Observers of retail technology are always searching for the next innovations that will transform how companies do business.
Some believe that mobile marketing falls into this category. This digital trend has been anticipated for some time and is just now picking up speed with new retail initiatives. It holds the promise of reaching customers in new ways, including with coupons, based on the fact that mobile phones with texting and Internet capabilities have become ubiquitous.
It's too early to tell how mobile technology will rank on the ‘retail-impact meter.’ At this point the influence is relatively small but growing through a series of milestones around in-store tests, particularly on the coupon front.
The latest experiment is profiled in this week's SN. Unilever and ShopRite are conducting a program in conjunction with mobile marketing firm Samplesaint, Chicago.
In this initiative, consumers use their cell phones to select coupons with “rich images” for a range of Unilever products, and the coupons are scanned at the front end directly from shoppers' phones. The on-phone scanning capability is what makes this experiment different. ShopRite is limiting the test to a single New Jersey store whose customers are relatively young and affluent professionals likely to have cell phones capable of texting and connecting to the Internet.
It wasn't long ago that we heard about another milestone. About a year ago Kroger Co. tested a program with Cellfire, San Jose, Calif., that enabled shoppers to receive coupons on their cell phones from a range of CPG manufacturers. After shoppers made their choices the information was sent directly to their loyalty card accounts, and savings were given at the checkout. Cellfire said Kroger's test represented the first time a company achieved a direct mobile-phone-to-POS integration.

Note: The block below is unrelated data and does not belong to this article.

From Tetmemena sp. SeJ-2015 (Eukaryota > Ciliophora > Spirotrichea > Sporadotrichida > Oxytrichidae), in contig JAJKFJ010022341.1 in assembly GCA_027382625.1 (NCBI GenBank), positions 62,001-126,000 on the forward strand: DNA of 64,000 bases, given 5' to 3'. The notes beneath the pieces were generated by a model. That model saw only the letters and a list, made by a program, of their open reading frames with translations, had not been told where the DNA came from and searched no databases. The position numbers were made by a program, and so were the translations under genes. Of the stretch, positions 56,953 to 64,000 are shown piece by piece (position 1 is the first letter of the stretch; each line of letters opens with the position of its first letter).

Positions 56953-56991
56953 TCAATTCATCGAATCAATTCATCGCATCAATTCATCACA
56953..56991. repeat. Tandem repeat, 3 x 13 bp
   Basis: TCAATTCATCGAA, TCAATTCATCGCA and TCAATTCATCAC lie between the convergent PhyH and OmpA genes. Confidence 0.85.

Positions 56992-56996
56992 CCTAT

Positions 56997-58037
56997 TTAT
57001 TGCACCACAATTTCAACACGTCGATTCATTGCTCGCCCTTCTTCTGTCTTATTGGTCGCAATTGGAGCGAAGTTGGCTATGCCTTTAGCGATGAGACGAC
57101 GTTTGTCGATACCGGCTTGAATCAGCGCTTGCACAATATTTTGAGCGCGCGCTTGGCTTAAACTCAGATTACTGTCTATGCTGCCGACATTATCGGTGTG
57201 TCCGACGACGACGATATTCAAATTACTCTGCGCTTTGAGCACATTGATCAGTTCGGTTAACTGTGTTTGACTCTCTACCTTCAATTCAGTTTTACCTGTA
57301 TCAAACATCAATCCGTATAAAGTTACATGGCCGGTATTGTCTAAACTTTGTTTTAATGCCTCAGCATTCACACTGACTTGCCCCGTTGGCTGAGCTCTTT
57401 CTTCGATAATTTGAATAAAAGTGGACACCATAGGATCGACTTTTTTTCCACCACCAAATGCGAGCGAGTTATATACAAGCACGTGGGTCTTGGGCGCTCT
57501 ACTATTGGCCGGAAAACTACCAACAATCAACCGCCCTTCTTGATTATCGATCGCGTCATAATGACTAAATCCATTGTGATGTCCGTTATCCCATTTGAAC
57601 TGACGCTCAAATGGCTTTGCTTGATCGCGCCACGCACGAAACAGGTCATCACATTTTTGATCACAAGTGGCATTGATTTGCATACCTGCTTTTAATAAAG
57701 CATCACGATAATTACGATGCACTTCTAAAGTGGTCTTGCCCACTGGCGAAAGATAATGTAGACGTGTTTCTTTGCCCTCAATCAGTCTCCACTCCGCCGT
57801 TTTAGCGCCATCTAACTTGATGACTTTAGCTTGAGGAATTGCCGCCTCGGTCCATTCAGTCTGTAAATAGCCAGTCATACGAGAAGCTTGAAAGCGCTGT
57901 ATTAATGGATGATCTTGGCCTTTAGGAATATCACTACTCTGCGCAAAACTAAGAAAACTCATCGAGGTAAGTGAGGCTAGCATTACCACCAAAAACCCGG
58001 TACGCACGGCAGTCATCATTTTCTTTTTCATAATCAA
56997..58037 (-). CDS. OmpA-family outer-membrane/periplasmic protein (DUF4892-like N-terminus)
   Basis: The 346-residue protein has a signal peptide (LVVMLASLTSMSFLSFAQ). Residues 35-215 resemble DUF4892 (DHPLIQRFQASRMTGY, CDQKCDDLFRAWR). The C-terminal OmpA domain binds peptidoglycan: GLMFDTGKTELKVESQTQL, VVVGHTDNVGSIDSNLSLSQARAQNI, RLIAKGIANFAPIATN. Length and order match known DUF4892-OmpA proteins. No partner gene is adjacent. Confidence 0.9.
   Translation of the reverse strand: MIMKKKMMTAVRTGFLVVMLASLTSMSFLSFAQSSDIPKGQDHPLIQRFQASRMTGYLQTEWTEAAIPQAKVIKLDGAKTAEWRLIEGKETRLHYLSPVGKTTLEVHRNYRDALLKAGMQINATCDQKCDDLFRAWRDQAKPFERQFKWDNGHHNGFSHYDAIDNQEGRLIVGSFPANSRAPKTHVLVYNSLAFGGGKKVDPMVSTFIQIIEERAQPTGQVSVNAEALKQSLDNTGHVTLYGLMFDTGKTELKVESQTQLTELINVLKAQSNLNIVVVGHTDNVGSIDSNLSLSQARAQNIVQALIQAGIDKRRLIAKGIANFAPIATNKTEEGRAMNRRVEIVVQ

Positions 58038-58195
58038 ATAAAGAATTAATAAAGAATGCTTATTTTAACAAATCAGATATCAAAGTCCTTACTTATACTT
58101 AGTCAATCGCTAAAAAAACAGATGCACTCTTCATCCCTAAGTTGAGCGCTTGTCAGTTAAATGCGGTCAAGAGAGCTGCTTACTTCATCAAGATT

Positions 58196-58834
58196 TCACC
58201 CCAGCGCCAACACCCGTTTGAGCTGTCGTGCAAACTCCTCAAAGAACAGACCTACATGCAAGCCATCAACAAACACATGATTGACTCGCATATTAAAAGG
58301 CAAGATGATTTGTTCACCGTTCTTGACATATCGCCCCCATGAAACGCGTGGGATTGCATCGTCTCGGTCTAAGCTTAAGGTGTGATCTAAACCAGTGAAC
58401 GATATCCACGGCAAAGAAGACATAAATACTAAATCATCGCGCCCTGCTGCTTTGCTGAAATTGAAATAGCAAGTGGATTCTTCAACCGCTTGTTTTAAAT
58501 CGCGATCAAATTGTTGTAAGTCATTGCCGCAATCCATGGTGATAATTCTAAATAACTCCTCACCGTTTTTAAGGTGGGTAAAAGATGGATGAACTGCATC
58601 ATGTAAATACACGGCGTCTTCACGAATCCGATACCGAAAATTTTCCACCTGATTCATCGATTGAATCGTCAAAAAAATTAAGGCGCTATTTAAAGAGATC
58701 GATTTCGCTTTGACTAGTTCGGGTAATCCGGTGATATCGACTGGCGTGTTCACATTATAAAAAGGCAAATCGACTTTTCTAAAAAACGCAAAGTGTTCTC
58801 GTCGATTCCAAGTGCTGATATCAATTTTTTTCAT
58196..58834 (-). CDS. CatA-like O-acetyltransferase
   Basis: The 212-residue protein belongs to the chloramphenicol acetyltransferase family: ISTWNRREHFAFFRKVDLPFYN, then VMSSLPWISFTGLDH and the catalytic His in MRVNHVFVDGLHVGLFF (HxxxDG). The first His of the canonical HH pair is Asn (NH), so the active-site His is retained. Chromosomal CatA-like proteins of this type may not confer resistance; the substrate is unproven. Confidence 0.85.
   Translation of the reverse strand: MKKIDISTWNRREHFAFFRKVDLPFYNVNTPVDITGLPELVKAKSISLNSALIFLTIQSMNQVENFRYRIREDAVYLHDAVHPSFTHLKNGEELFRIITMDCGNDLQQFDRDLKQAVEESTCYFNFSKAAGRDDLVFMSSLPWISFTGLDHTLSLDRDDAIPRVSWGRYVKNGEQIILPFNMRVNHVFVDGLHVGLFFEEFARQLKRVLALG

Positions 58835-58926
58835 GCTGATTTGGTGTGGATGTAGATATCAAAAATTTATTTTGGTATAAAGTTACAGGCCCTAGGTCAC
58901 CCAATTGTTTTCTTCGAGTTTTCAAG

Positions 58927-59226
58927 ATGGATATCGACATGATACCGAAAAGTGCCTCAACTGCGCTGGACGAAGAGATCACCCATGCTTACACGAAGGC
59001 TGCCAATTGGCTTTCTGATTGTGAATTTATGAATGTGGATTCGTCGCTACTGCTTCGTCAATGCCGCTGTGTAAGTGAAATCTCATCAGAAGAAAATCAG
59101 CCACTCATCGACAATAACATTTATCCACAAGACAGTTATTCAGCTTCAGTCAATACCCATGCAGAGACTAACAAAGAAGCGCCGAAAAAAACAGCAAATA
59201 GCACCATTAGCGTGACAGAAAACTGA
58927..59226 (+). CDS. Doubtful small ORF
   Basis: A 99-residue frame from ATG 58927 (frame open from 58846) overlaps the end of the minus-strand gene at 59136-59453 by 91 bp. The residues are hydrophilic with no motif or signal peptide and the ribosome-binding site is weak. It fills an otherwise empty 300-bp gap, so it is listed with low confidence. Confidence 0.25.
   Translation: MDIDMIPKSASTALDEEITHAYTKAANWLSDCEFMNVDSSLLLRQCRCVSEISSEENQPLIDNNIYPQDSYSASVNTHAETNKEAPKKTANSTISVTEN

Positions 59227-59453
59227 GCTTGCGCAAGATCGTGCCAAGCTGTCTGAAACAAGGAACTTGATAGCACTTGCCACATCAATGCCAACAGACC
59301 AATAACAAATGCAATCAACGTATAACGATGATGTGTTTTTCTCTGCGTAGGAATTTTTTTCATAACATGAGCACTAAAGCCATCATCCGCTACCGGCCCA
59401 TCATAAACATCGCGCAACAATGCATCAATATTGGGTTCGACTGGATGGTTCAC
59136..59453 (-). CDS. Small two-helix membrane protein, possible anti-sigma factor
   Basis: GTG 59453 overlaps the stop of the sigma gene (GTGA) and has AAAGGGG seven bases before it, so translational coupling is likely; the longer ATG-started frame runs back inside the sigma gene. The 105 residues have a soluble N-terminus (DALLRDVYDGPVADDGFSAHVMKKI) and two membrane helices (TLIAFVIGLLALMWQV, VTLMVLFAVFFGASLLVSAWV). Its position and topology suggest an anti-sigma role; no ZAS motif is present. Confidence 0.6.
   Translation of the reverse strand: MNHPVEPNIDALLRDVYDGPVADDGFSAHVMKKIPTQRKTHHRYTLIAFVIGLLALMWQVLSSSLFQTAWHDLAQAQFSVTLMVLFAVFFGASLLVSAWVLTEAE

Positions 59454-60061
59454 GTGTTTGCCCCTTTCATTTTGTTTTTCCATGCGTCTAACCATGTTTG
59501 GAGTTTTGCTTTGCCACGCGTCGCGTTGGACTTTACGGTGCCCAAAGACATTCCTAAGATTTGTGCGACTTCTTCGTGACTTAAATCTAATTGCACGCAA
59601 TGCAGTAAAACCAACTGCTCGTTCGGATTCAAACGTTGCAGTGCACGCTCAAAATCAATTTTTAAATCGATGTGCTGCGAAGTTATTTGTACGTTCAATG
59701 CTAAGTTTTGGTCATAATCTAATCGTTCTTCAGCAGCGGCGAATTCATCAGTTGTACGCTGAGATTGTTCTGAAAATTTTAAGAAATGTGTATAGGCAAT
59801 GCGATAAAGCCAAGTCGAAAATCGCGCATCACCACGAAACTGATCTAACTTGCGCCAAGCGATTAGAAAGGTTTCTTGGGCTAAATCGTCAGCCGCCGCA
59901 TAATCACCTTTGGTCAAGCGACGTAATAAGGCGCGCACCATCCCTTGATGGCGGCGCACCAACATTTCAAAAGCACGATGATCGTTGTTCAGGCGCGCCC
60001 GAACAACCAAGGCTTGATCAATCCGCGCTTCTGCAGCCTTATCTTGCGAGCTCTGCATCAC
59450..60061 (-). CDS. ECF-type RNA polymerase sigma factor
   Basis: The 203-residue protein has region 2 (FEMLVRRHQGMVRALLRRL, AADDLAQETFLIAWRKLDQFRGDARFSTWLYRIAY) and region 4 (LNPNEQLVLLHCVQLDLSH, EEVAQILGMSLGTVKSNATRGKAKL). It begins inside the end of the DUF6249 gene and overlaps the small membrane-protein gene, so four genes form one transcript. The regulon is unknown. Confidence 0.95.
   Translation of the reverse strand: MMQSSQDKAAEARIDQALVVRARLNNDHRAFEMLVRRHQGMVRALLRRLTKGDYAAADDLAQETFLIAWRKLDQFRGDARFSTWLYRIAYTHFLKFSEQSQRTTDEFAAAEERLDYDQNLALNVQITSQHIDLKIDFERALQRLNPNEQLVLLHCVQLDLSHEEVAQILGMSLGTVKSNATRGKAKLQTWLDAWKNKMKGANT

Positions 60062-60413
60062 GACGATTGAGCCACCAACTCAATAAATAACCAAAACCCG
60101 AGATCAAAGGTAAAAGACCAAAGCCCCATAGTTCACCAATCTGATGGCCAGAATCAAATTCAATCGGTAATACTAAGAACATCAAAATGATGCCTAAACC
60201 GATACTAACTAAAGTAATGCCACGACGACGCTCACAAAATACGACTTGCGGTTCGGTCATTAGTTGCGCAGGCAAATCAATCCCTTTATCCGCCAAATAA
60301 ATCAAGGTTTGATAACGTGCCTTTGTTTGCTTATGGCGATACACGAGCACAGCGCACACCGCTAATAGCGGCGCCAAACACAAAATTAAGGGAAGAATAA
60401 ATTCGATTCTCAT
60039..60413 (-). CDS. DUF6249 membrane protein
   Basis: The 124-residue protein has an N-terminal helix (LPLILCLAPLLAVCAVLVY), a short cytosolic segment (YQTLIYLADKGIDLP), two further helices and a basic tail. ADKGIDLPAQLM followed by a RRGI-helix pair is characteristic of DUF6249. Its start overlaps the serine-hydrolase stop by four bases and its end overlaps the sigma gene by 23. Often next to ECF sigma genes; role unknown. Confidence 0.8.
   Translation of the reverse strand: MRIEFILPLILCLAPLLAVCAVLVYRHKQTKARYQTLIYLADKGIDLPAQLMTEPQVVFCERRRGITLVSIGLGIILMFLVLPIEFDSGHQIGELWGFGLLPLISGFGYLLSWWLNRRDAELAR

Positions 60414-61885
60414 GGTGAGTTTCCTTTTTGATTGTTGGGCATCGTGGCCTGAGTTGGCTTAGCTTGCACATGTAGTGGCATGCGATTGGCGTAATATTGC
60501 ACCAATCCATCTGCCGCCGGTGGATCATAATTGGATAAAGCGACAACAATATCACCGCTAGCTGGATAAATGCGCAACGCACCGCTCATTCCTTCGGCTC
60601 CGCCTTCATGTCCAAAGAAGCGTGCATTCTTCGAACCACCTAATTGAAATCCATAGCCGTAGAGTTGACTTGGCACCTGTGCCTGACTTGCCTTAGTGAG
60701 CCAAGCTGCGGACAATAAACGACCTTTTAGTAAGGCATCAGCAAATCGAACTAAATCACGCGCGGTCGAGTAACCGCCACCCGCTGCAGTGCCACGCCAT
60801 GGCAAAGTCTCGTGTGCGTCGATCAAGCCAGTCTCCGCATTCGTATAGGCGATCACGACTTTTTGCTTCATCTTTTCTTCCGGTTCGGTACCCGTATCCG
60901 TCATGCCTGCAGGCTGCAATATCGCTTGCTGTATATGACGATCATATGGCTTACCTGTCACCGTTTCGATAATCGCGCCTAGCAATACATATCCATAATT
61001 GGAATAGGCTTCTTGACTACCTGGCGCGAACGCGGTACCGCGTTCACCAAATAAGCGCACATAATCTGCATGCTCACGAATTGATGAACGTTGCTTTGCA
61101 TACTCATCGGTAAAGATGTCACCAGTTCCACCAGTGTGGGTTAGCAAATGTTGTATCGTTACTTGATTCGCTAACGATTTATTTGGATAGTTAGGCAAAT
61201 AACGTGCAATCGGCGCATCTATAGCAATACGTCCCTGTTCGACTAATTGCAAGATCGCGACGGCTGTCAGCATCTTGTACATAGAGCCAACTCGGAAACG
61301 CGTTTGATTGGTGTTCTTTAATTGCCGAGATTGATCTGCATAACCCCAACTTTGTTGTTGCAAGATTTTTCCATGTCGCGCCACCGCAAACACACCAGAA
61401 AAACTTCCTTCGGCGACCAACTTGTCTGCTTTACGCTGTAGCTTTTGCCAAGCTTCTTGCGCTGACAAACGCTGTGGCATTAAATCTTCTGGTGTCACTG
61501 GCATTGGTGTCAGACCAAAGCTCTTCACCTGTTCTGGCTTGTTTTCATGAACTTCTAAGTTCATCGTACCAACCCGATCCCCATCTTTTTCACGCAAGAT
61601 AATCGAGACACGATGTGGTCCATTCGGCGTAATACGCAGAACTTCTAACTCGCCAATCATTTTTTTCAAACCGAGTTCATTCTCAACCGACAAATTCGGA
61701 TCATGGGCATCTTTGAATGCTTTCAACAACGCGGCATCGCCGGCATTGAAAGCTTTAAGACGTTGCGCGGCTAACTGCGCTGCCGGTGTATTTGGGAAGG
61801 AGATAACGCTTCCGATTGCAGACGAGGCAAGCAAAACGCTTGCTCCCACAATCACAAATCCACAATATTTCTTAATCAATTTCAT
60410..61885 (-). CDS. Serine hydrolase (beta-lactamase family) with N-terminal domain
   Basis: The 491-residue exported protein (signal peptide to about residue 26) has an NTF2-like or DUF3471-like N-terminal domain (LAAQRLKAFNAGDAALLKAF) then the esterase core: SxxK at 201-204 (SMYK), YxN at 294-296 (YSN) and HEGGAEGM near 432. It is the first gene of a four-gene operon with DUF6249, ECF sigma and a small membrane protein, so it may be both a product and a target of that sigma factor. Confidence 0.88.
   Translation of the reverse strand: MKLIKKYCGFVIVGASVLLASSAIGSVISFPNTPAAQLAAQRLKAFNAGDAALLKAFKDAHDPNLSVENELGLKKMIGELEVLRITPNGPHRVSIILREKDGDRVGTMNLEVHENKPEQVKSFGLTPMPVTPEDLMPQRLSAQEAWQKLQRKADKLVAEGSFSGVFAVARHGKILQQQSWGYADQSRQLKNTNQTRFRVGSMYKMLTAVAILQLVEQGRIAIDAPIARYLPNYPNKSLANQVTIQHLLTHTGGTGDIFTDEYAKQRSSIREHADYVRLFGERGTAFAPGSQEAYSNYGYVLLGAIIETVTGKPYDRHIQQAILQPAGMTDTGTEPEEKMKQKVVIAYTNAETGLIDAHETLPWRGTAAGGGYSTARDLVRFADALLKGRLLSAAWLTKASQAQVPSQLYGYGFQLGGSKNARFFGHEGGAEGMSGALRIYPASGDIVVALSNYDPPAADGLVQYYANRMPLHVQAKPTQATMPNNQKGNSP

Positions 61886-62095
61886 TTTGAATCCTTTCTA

Other vendors, including Shortcuts.com, are making strides with their own mobile coupon efforts.
Look for another possible milestone down the road: future cell phones may enable shoppers to scan and bag products even as they examine mobile promotions.
How will we know if mobile marketing and couponing meets its promise? The rates of consumer sign-ups and usage will be key indicators.
Another important factor will be the ability of mobile coupons to support both supplier and retailer needs. The Unilever-ShopRite venture makes good progress on this front by offering not only coupons from the supplier, but also private label ones from the retailer.
Another challenge ahead is building an infrastructure at retail, which varies by program, said John Morgan, executive director of the Association of Coupon Professionals.
“But the bottom line is consumers want the convenience of getting offers on their cell phones, so marketers and vendors must meet that challenge,” he said.
Ultimately success will also hinge on whether trading partners are able to reach consumers that don't respond to traditional marketing approaches. That's a crucial goal for supermarkets at a time when they're trying to prove their relevance to younger generations.
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